The flip of the switch that brought summerlike weather as the calendar turned to June was a welcome one. Although summer technically doesn’t start until later this month, all the signs point to the favorite season for a lot of us.
When everything is green and the days seem filled with promise, my thoughts always turn to my childhood summers outside McHenry. Wistfully, of course, since it’s been a long time since I had that much unstructured free time.
Oh, sure, back then there were chores to do. Mom would require help with her huge vegetable garden. That meant at least one interminably long row to hoe each day. Kids that my younger brother and I were, we’d often turn it into a race to see who could get done first. That wasn’t always the best idea for those growing plants, but we buried the evidence as best we could.
Dad, on the other hand, wanted help with the lawn. Since I was a better driver (or at least could control the desire to pop wheelies on the riding mower), I wound up with front yard duty. Then we’d have to rake up the grass clippings. That led to more races. Gee, I wonder where I got a competitive streak?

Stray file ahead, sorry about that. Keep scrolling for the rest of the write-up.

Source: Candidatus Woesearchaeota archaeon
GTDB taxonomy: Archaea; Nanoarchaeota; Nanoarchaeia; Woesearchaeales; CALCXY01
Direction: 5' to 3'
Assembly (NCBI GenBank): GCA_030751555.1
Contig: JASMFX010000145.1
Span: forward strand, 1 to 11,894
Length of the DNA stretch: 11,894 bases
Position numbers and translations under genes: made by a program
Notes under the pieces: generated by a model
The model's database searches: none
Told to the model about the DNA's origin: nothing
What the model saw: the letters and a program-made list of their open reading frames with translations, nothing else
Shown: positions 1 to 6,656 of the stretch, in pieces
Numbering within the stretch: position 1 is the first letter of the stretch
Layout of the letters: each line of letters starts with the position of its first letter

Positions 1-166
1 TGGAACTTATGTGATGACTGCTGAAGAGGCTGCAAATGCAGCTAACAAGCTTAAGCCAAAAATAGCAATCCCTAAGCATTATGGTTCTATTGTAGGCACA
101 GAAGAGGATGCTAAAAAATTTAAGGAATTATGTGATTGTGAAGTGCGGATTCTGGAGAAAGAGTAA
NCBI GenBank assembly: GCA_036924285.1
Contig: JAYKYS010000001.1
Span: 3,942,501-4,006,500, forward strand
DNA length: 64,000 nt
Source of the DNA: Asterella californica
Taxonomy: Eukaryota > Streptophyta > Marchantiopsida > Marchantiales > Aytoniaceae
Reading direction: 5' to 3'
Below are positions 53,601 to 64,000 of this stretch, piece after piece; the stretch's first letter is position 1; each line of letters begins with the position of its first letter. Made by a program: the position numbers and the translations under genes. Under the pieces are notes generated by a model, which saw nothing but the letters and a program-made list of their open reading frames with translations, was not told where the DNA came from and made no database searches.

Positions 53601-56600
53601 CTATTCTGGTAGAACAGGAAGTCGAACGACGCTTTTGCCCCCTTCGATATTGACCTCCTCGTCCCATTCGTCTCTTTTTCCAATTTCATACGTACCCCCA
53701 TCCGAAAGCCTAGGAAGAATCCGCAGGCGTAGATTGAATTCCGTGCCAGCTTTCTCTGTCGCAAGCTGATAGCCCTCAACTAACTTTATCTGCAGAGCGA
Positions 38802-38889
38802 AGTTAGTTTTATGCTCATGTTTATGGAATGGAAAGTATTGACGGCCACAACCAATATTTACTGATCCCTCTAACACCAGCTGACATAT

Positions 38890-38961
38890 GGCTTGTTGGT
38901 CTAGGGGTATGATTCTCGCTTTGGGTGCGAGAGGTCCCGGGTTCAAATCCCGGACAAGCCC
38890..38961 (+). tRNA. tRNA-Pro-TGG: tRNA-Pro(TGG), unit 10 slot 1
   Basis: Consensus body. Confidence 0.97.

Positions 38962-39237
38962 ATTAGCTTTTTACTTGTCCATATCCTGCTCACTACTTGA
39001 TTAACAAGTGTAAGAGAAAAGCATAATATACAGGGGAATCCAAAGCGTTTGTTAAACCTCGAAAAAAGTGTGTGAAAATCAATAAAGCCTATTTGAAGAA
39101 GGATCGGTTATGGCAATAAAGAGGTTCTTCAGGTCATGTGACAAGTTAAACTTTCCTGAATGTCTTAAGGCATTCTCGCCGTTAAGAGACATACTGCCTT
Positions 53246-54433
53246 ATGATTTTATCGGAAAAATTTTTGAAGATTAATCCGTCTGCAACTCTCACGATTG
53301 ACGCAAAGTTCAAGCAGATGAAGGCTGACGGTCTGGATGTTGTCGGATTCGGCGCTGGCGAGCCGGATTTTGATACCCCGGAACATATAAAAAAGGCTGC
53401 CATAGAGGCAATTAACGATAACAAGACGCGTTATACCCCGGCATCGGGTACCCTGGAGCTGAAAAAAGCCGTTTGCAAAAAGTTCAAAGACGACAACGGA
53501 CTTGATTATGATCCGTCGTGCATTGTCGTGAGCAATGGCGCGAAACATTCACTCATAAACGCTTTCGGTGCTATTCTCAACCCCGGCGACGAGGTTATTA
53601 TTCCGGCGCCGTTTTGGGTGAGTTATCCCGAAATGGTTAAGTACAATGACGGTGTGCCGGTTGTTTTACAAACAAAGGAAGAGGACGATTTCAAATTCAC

Once the chores were done, we’d have the day to ourselves. As long as we were within shouting distance of home, we really didn’t have too many rules. Stay out of trouble was the big one. And if we wanted to ride our bikes farther than my mother’s Tarzan yell would travel, well, we just needed to let her know where we’d be.
That meant we were free to climb the fruit trees on our property, explore the raspberry bushes that grew wild on the lot line between our house and the cornfield behind us and our uncle’s house next door, or travel down the road to our friend Eric’s house, which was a wonderland of cool stuff we didn’t have at home.
There we could ride a dirt bike around the property. Or better yet, we three could pile on his golf cart and tool around the neighborhood. Man, the miles we must have put on that thing as we rode around aimlessly for hours. We’d shoot BB guns at tin cans and climb into the hayloft of the barn to make it a fort.
Then there was the pond of a friend of Eric’s family that wasn’t too far from us, either. We’d make a day of it, catching too many bluegill to count and sometimes proudly bringing fish home for our mother to cook. Also nearby was a creek where we’d go to stalk the resident crayfish, which were endlessly fascinating.
The list of activities went on and on and on. I also found time to read stacks upon stacks of books that had nothing to do with school. All that reading no doubt kept my brain sharp for the coming school year. That, and being curious about everything.
Ah, summer. Nowadays my schedule is jam-packed with working and caregiving and adult responsibilities.
But the summer is still young. Maybe it’s time to schedule in some fun.
Once the chores are done, of course.
• Joan Oliver is the former Northwest Herald assistant news editor. She has been associated with the Northwest Herald since 1990. She can be reached at firstname.lastname@example.org.